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Reinterpretating the sexual abuse experience from an adult perspective

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Survivors tend to interpret their role in the abuse from their childhood perspective, believing they were to blame for the abuse. Survivors often judge their behaviour in the abuse situation by attributing to themselves, as children, the adult resources of freedom of choice, social support, and the power of reasoning. This results in the belief that they could have controlled teh abuse. Counsellors may assist survivors to use their adult cognitive skills  to reinterpret their childhood experiences based on an understanding of their stage of development and the dynamics of the family at the time of the abuse.

Attribution of blame
 
Survivors generally believe that they were responsible for the abuse. Often, survivors as children had received direct messages from the offender that they were to blame for the abuse. Survivors might also have received blaming from significant others. Many survivors relate experiences of being punished for their 'naughty' behaviour when they disclosed the abuse. Male survivors often blame themselves, not necessarily for instigating the abuse, but for failing to protect themselves against the offender. These beliefs are rooted in societal prescriptions that males are not victims and should be powerful enought to protect themelves from the intrusion and aggrression of others.
 
Reframing the attribution of blame from an adult perspective involves survivors coming to accept tat the offender, not themselves, was responsible for the abusive sexual activity. This is true regardless of the engagement strategies employed by the offender.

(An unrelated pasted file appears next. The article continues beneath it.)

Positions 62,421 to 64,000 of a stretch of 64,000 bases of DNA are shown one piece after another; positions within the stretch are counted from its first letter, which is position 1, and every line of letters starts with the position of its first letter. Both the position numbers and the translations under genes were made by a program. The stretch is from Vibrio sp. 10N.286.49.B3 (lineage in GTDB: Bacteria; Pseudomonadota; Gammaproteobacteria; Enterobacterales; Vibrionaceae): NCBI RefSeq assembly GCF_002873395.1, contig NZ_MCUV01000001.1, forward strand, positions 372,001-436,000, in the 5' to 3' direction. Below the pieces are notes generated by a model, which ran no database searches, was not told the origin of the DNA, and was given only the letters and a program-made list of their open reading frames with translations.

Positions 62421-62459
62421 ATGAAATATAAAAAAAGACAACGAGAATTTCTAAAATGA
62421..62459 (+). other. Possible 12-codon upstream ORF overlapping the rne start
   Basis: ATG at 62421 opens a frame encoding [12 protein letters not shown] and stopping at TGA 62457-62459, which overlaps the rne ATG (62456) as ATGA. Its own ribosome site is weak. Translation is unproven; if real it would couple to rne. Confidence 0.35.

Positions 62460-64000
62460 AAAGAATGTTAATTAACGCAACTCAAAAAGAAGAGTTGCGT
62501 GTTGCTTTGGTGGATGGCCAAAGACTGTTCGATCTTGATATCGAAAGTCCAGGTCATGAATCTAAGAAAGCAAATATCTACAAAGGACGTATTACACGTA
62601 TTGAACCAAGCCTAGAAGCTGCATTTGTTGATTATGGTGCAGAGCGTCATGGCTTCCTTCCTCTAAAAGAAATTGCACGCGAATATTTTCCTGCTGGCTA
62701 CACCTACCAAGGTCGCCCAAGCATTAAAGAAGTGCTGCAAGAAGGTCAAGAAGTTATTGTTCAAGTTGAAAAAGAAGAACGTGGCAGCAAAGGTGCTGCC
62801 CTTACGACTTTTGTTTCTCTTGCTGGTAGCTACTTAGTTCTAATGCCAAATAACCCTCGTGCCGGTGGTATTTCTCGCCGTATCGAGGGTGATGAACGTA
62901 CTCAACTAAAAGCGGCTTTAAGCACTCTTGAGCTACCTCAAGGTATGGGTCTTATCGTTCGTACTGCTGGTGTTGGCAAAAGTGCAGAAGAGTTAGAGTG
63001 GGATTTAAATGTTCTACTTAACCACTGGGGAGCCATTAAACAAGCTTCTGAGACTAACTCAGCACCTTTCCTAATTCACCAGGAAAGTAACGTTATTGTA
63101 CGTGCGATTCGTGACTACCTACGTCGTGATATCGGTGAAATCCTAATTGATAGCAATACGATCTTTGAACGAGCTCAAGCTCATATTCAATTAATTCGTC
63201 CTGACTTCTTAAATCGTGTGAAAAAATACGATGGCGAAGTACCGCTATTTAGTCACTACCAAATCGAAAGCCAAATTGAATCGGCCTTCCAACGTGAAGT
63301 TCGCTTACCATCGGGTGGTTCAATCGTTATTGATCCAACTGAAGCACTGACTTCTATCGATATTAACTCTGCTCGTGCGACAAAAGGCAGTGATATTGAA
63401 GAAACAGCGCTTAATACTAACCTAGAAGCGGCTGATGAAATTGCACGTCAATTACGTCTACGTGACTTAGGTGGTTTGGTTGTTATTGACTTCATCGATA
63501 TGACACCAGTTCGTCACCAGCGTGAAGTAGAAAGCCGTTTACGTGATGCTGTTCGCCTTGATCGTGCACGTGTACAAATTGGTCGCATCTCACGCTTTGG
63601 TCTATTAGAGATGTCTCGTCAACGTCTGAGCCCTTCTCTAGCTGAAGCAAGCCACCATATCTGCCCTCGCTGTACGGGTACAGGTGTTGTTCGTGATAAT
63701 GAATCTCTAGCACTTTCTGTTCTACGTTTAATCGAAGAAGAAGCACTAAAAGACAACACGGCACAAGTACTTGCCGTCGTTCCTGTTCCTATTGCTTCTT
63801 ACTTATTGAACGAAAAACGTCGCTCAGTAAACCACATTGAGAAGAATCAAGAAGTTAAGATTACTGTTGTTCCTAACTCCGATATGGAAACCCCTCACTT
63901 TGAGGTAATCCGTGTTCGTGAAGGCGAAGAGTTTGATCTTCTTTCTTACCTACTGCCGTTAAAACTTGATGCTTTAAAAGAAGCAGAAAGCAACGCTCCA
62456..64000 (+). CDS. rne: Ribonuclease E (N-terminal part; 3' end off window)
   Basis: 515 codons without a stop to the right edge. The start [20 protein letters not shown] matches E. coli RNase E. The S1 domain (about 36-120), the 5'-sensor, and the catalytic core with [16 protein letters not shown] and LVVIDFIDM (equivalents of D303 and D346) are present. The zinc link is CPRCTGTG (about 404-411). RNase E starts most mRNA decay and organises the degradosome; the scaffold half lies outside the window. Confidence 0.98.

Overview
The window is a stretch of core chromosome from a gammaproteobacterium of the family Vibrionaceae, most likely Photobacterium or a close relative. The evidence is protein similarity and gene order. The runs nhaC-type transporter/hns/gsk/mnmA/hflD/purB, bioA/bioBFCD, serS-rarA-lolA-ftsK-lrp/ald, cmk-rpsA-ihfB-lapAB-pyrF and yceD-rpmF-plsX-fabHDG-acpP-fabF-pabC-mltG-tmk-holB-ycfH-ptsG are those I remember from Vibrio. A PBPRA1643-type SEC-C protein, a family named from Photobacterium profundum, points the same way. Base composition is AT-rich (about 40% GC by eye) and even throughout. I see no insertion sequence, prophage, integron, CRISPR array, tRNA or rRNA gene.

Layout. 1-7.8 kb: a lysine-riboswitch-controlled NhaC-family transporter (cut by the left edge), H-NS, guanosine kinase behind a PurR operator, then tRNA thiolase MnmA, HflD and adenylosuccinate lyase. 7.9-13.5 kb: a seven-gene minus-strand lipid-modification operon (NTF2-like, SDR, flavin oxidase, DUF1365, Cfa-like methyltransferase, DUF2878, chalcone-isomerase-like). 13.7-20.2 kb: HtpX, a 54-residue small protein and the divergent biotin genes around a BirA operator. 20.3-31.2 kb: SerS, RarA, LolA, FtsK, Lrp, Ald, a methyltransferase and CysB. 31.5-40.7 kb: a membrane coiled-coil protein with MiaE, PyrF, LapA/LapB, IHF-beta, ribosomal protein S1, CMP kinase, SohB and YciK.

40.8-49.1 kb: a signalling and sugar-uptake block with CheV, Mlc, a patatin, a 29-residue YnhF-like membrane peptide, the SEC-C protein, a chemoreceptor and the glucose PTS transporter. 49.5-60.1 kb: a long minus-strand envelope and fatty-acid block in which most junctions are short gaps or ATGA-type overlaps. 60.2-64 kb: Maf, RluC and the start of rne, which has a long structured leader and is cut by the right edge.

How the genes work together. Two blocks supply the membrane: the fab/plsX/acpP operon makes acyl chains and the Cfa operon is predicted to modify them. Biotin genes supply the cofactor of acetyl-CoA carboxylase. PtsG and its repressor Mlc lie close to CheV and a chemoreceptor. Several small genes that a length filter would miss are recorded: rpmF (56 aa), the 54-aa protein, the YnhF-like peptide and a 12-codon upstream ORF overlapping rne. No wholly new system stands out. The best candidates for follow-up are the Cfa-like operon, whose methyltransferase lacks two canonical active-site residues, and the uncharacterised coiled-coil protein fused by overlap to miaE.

Childhood sexual responsiveness
 
Many survivors responded physically with pleasure or arousal during the abuse experience, and therefore concluded that as children they enjoyed the experience. Males, who are the victims of same-sex abuse may believe that such responses represent latent homosexual desires.
 
Reframing the issue of sexual responsiveness from an adult perspective involves survivors realizing that the sensations they experienced as children were natural physiological reactions to sexual stimulation. Arousal in childhood does not indicate that the child either sought or enjoyed the sexual experience.
 
 
Why me?
 
Survivors often reach adulthood with the belief that they were singled out for the abuse because of inherent characteristics they possessed as children. This belief is especially prevalent if they were the only victim within their family.
 
Reframing the 'why me?' from an adult perspective involves survivors coming to appreciate that they were chosen as a victim, not because of any inherent personality characteristics, but because of factors related to the offender's motives or to the families dynamics.
 
 
Having kept the secret
 
Many survivors experience self-blame because they never told anyone of the abuse and therefore did not stop it. This concern is more salient if the abuse went on for a long time, if the child was older when the abuse started, if the 'engagement strategies'  did not involvethe use of force, and if the child had no role in stopping the abuse.
 
Reframing this belief from an adult perspective involves survivors considering their assumptions as children regarding the consequences of disclosure. It is also important for survivors to consider that telling others, a proactive behaviour, was simply not in their behavioural repertoire as a child.
 
 
 
 

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(Bierker, 1989)